Table of Contents
Step 017 - Rotating, shooting, inheritance, physics
Time to play! The source code example below is an actual playable game, demonstrating several different concepts:
With the source code example below you can shoot down little penguins (again). This time, you steer a fat penguin and can rotate and move him with the W,A,S,D keys. The movement is relative to the facing of the fat penguin; by pressing W he will not move upwards, but instead forward depending on his actual rotation. You can still move sidewards by pressing Q and R.
To calculate the forward movement of a rotated object in a cartesian (x,y) coordinate system some Trigonometric_functions are used. To make the game more interesting, some small penguins are also in the game. The player can shoot at them (using the SPACE key) and collide with them but should avoid the fragments when a small penguin explodes.
If a small penguin reaches the ground, he get some random “fuel”1) and moves upward (negative dy) until the “fuel” runs out. Gravity, that the player can turn on and off with the G, will suck penguins, shots and fragments down.
The small objects (penguins, shots) are pushed around by forces (boost, gravity, impact of shots and fragments or other penguins), leading to diagonal movement (dx and dy). While the rotation of the fat penguin dedicate it's movement, the movement of the small objects dedicate their rotation.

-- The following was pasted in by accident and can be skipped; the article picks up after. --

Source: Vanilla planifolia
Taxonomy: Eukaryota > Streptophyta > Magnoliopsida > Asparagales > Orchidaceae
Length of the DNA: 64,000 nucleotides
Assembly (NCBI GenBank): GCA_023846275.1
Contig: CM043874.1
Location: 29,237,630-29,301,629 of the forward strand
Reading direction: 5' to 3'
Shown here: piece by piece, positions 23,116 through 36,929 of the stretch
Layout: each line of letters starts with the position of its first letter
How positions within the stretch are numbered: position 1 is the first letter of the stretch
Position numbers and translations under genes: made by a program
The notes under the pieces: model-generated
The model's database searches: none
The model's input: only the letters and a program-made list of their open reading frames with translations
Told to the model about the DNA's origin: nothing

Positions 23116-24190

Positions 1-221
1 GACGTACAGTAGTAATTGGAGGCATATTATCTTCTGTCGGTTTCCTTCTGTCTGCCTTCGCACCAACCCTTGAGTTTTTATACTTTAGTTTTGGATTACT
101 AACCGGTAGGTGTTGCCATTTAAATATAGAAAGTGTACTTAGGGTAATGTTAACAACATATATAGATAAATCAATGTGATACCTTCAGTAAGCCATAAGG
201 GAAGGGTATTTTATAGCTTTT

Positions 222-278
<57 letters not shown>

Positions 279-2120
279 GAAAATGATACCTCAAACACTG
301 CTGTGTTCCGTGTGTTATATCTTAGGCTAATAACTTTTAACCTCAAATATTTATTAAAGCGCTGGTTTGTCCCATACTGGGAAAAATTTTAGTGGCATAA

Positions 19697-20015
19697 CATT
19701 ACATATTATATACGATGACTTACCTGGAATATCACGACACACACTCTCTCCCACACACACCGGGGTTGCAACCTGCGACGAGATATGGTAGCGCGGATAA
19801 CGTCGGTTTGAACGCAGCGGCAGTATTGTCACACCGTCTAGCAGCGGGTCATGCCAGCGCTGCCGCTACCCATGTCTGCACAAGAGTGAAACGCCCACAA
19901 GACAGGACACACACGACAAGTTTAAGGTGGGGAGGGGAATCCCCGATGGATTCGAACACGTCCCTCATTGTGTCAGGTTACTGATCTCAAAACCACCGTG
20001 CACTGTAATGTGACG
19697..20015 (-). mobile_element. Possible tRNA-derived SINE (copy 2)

The goal of the game is too shoot down as many small penguins while trying to reach a 100% hit ratio. Each time one small penguin is killed a new one is created. The ratio of hits / misses will be calculated by the computer. The game ends if the
gametime runs out or the player was hit by too much red fragments.
- change the constants (all in CAPITAL LETTER) like GRAVITY, FRICTION etc.
- uncomment out-commented lines in
Bird.areacheckto let birds bounce off walls
- uncomment out-commented lines in
Bird.speedcheckto introduce a general speed limit
- give the small birds more “fuel” to fly higher: change
some trigonometry for pygame
|How to calculate sine and cosine for angle x|| Radiand vs. Grad: 360° = 2 * π
π (Pi) = 3.1418….
While python will take care of most mathematics involved in rotating sprites for you, it may be a good to refresh some school wisdom. In this example games, those trigometric functions are used:
- The sine: takes an angle (in radiant) as argument, returns the y coordinate
- The cosine: takes an angle (in radiant) as argument, returns the x coordinate
- The arctangent: takes a fraction as argument, returns an angle (in radiant)
As you can see in the drawing at the right side, sine is the vertical coordinate of a given point ( D in the diagram) on a unit circle2) while the cosine is the horizontal coordinate of the same point. The relation between those coordinates (vertical / horizontal) equals the tangent of the angle. The arctangent function is the inverse function of the tangent: arctangent takes the relation (y/x) as argument and returns the angle.
grad and radiant
There are several methods to measure the angle:
- divide a full circle into 360 degrees (grad) or
- divide a full circle into 2 times Pi 3)
While python's pygame module can handle basic rotation of sprites and surfaces using the 360 degree method, for calculating sine, cosine and arctangent, you need python's math module. Math functions use radians.